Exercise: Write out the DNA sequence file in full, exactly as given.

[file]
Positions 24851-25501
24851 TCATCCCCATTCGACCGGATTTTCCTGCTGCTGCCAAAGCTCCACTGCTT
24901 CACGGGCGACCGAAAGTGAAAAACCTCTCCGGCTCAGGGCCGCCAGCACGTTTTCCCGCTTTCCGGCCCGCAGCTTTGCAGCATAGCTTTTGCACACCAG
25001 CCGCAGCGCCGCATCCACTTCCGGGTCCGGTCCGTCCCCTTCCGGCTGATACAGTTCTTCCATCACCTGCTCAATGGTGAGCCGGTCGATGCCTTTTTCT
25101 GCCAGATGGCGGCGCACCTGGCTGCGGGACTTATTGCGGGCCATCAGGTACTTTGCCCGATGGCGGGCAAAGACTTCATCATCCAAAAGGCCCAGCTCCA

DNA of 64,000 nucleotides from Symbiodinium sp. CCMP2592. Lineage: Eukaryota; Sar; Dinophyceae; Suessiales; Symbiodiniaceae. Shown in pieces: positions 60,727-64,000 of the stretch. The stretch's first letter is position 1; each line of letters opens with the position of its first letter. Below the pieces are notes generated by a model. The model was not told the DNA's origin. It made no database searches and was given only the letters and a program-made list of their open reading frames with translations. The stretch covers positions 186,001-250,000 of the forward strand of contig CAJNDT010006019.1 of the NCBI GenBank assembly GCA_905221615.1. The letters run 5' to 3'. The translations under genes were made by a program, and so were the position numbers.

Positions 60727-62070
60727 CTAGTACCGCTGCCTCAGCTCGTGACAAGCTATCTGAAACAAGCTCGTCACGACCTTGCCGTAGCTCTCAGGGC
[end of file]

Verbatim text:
Positions 24851-25501
24851 TCATCCCCATTCGACCGGATTTTCCTGCTGCTGCCAAAGCTCCACTGCTT
24901 CACGGGCGACCGAAAGTGAAAAACCTCTCCGGCTCAGGGCCGCCAGCACGTTTTCCCGCTTTCCGGCCCGCAGCTTTGCAGCATAGCTTTTGCACACCAG
25001 CCGCAGCGCCGCATCCACTTCCGGGTCCGGTCCGTCCCCTTCCGGCTGATACAGTTCTTCCATCACCTGCTCAATGGTGAGCCGGTCGATGCCTTTTTCT
25101 GCCAGATGGCGGCGCACCTGGCTGCGGGACTTATTGCGGGCCATCAGGTACTTTGCCCGATGGCGGGCAAAGACTTCATCATCCAAAAGGCCCAGCTCCA

DNA of 64,000 nucleotides from Symbiodinium sp. CCMP2592. Lineage: Eukaryota; Sar; Dinophyceae; Suessiales; Symbiodiniaceae. Shown in pieces: positions 60,727-64,000 of the stretch. The stretch's first letter is position 1; each line of letters opens with the position of its first letter. Below the pieces are notes generated by a model. The model was not told the DNA's origin. It made no database searches and was given only the letters and a program-made list of their open reading frames with translations. The stretch covers positions 186,001-250,000 of the forward strand of contig CAJNDT010006019.1 of the NCBI GenBank assembly GCA_905221615.1. The letters run 5' to 3'. The translations under genes were made by a program, and so were the position numbers.

Positions 60727-62070
60727 CTAGTACCGCTGCCTCAGCTCGTGACAAGCTATCTGAAACAAGCTCGTCACGACCTTGCCGTAGCTCTCAGGGC